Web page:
As a woman traveling alone, I usually get a lot of questions from strangers. But this time my fellow passengers were too absorbed in what lay ahead to care much about me. With each other they shared their own stories -- their happy childhood in the North, the heartrending days when they were refugees, and the hardships of adjusting in the South. The third-class but newly renovated trains, aptly dubbed Tongil, which means "reunification," leave Seoul Station at 8:10 a.m., 10:10 a.m. and 12:10 p.m., every day except Mondays. The number of tourists is capped at 300 for safety reasons. Tickets are sold at the Seoul and Sinchon train stations for 4,000 won ($3) for a round-trip, on a first-come first-served basis.
I was on the 12:10 train. As it passed Sinchon, just west of downtown Seoul, to reach Gyeonggi province, we passengers grew more reserved. Sitting nearby, a woman named Han Gwang-su, who was born in Pyeongyang in 1933, was trying to tell her friends about her emotions. "You can never imagine how overwhelmed I feel," she said, barely able to finish a sentence.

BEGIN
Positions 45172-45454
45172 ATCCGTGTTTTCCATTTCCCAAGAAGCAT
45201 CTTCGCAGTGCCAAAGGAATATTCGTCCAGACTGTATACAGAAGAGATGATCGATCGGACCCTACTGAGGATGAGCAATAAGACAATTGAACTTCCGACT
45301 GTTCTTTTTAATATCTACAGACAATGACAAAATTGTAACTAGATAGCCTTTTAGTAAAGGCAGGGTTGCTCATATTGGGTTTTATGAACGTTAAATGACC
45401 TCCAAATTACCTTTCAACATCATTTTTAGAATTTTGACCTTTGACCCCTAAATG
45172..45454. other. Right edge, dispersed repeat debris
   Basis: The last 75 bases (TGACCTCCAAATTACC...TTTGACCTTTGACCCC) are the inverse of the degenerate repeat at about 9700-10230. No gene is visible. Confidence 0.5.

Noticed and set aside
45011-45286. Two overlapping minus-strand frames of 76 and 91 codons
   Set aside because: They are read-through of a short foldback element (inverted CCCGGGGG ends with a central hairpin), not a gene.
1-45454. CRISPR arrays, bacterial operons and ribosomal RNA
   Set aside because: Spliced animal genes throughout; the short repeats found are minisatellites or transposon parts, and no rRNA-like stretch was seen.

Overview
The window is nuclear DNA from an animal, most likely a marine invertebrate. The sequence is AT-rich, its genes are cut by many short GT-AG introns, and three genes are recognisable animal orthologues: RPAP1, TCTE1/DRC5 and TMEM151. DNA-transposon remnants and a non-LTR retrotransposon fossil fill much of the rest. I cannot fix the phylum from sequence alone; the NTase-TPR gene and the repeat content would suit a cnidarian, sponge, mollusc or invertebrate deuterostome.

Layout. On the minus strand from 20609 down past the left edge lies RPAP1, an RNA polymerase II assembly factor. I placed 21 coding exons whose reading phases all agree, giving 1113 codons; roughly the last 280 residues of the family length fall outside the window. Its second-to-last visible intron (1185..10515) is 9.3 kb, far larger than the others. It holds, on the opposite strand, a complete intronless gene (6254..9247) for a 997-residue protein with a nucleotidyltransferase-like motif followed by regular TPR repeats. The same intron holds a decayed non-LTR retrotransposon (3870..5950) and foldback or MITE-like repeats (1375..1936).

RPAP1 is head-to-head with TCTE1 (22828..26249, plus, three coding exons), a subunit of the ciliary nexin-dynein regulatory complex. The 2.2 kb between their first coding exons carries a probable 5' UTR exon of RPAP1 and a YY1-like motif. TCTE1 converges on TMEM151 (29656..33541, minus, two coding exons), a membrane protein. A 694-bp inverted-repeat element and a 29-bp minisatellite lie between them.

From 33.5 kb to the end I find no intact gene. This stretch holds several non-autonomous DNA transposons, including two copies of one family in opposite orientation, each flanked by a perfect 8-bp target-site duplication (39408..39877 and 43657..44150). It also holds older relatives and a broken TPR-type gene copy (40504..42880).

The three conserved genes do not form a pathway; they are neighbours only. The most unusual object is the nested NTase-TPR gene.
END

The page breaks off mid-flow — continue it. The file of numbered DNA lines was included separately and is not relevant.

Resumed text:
It took about an hour and a half to get to the Imjin River, where passengers get off to be admitted to the DMZ area. Koreans must show identification cards to officials, while foreigners need passports. Apart from an admission fee to the DMZ, we all paid 7,700 won for a bus tour around Dorasan Station. After the procedure, we had about an hour before the train left for Dorasan Station at 2:40 p.m. I walked the 10 minutes to Imjingak, where I reminisced. Tanks and helicopters from the Korean War are on display there, along with materials on North Korea.
I got back to Imjin River Station by 2:30 p.m. to catch the train to Dorasan Station. Military police were at the entrance to the platform with a metal detector. It took only about five minutes to get to Dorasan after crossing the Imjingang Bridge. The man sitting next to me, Kim Sun-hong, in his late 70s, talked about having crossed the bridge more times than he could count back in the past. As a South Gyeongsang native, Mr. Kim was a ginseng trader working with people in the northern city of Gaeseong. "I never thought I would cross this bridge again in my life," he said to himself.